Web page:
Nicola Bulley’s family plea for end to speculation over her private life

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The family of Nicola Bulley have called for an end to the “speculation and rumours” about her private life.

Their plea came after Lancashire Police was criticised for disclosing that the mother-of-two suffered “some significant issues with alcohol” in the past, which had resurfaced over recent months.

Senior officers said on Wednesday that Ms Bulley was “vulnerable” and classed by police as a “high-risk” missing person immediately after her partner Paul Ansell reported her disappearance.

The Independent Office for Police Conduct (IOPC) said it had made contact with the force to “determine if a referral to the IOPC may be required” after details about Ms Bulley’s private life were disclosed in a press conference.

But in a statement issued through the force on Thursday, Ms Bulley’s family said: “We, as a family, believe that the public focus has become distracted from finding Nikki, and more about speculation and rumours into her and Paul’s private life.

“As a family, we were aware beforehand that Lancashire Police, last night, released a statement with some personal details about our Nikki.

“Although we know that Nikki would not have wanted this, there are people out there speculating and threatening to sell stories about her. This is appalling and needs to stop.”

Ms Bulley vanished after dropping off her daughters, aged six and nine, at school on January 27 in St Michael’s on Wyre, Lancashire.

Nicola Bulley missing
Lancashire Police were criticised for disclosing Ms Bulley’s ‘significant issues with alcohol’ (Peter Powell/PA)

Her phone, still connected to a work call for her job as a mortgage adviser, was found just over 20 minutes later on a bench overlooking the riverbank, with her dog running loose.

“The police know the truth about Nikki and now the public need to focus on finding her,” the statement said.

After police revealed her issues with alcohol “brought on by her ongoing struggles with the menopause”, the force was strongly condemned by MPs and campaign groups.

Speaking to broadcasters, Home Office minister Robert Jenrick described the force’s comments as “unusual” but said it would not be right for him to speculate on why they were made.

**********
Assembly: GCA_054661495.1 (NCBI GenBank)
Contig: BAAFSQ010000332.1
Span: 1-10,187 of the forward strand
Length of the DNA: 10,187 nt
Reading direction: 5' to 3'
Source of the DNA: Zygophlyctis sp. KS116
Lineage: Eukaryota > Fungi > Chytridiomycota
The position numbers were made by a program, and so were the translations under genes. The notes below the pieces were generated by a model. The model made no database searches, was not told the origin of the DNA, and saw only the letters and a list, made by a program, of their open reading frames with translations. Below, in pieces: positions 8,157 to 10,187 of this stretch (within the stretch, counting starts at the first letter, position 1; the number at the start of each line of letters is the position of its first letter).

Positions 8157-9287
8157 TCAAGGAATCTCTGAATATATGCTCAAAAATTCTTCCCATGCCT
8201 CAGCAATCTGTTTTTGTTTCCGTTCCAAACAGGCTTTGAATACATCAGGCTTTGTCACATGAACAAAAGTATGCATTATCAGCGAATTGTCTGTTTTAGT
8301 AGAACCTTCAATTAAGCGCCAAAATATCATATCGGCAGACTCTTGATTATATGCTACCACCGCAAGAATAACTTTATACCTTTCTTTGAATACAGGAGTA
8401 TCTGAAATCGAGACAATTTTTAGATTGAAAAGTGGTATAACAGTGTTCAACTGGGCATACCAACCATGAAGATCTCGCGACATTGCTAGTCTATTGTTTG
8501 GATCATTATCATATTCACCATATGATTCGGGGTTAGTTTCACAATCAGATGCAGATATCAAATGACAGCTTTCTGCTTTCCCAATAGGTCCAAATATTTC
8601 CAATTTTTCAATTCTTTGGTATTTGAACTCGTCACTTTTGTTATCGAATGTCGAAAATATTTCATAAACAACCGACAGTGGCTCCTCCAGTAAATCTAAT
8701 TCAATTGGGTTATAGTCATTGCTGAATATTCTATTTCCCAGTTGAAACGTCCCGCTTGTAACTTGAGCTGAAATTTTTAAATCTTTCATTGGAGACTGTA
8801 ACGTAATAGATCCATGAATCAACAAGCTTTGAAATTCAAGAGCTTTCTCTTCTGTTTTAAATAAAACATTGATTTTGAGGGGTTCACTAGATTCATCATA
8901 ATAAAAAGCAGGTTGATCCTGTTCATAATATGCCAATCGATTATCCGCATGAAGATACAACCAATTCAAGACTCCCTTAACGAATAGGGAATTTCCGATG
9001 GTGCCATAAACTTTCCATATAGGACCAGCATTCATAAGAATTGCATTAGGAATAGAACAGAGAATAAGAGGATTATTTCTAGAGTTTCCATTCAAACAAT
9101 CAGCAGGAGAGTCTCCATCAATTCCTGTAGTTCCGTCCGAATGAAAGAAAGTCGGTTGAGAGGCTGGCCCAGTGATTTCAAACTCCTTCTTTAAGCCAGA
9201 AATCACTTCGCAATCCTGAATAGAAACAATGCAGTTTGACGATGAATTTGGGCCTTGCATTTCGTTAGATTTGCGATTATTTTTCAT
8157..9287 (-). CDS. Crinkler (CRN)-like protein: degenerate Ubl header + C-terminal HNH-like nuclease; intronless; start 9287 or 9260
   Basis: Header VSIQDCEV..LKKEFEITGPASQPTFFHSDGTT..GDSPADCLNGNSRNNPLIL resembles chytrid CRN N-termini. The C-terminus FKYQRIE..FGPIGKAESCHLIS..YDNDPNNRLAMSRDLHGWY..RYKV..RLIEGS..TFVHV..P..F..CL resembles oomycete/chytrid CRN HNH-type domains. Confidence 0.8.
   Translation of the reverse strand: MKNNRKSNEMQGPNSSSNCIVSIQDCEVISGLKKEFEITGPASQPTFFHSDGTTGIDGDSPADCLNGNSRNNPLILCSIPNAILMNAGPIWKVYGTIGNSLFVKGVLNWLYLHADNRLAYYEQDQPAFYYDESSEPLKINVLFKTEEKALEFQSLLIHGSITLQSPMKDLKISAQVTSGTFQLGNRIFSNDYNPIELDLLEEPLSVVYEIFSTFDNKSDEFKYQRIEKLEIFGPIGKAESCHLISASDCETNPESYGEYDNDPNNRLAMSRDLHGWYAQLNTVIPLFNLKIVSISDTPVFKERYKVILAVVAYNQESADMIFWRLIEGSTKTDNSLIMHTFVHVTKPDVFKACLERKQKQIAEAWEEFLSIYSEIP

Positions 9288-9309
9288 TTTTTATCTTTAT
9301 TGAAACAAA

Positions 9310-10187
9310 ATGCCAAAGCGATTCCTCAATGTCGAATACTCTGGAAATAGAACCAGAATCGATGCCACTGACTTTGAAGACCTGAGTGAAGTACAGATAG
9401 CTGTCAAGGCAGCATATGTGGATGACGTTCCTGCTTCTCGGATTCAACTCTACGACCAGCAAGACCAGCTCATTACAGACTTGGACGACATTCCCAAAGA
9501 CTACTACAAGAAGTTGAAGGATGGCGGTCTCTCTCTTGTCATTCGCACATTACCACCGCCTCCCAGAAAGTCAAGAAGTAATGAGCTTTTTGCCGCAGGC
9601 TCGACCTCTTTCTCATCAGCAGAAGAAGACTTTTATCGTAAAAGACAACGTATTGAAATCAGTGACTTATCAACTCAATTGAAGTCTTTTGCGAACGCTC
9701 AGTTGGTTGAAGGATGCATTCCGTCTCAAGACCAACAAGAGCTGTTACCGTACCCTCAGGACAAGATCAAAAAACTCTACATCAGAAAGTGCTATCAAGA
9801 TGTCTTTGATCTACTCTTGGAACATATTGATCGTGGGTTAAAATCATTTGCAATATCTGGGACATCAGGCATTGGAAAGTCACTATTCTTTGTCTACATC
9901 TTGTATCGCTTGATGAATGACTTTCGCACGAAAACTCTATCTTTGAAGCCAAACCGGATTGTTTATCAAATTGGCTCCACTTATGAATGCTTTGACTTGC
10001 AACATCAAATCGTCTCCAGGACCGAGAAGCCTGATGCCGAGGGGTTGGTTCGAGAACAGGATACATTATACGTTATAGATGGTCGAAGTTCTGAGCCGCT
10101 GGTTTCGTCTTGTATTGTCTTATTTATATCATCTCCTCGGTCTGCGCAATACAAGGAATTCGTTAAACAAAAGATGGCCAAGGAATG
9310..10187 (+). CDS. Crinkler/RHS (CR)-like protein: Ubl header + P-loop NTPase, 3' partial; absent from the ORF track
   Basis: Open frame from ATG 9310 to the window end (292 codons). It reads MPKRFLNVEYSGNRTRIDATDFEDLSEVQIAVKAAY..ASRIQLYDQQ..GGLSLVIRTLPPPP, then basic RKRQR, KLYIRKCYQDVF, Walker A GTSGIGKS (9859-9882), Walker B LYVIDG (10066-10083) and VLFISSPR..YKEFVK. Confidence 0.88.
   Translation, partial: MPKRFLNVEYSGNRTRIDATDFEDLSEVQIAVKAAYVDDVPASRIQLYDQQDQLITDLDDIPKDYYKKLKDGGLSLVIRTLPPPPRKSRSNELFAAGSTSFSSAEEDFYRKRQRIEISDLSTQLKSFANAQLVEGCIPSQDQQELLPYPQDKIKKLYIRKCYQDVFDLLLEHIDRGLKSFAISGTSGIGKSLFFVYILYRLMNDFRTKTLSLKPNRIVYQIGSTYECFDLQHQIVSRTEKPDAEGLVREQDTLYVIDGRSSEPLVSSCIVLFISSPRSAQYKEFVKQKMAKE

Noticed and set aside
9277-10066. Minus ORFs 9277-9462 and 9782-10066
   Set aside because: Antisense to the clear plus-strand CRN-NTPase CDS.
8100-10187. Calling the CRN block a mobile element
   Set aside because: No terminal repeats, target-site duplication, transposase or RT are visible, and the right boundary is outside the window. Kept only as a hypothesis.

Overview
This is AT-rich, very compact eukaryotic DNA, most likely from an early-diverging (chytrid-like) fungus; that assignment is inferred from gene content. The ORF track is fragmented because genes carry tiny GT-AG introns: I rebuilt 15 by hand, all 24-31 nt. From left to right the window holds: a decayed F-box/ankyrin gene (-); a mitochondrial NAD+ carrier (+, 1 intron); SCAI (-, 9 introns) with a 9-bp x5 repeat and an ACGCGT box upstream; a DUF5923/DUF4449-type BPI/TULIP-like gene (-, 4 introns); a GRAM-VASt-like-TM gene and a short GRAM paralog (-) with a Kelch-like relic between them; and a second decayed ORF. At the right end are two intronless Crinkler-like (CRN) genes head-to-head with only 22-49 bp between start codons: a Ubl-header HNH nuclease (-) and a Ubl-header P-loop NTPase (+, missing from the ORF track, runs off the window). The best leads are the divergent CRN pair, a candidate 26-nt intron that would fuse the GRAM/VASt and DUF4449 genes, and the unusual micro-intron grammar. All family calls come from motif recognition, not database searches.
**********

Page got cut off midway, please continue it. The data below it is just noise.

Conservative police and crime commissioner for Lancashire, Andrew Snowden, said the force are being “as transparent as they can be” following the press conference.

Ms Bulley’s family said significant side effects of the perimenopause she suffered included brain fog.

“The public focus has to be on finding her and not making up wild theories about her personal life.

“Despite what some media outlets and individuals are suggesting, we are being updated daily and receive support from our family liaison officers.”

Concluding their statement, Ms Bulley’s family issued a direct plea for her to return, saying: “Your girls want a cuddle.”

The statement read: “Nikki is such a wonderful daughter, sister, partner and mother and is missed dearly – we all need you back in our lives.

Nicola Bulley missing
A yellow ribbon, with a message from Nicola Bulley’s parents written on it, is tied to a bridge over the River Wyre (Peter Byrne/PA)

“You can reach out to us, or you can contact Don’t be scared, we all love you so very much.”

Ms Bulley’s parents, Ernest, 73, and Dot Bulley, 72, left a yellow ribbon tied to the bridge over the River Wyre in St Michael’s on Wyre, where their daughter vanished on January 27.

Nicola Bulley missing
Ms Bulley’s family have pleaded with her to return home (Peter Byrne/PA)

A second ribbon, believed to be from Ms Bulley’s sister, Louise Cunningham, read: “Nikki please come home. I love you. Lou XXX”.

Asked about the move by police, Heather Gibbons, a family friend who has helped in the search, said: “The family have asked me not to talk to the media now.”

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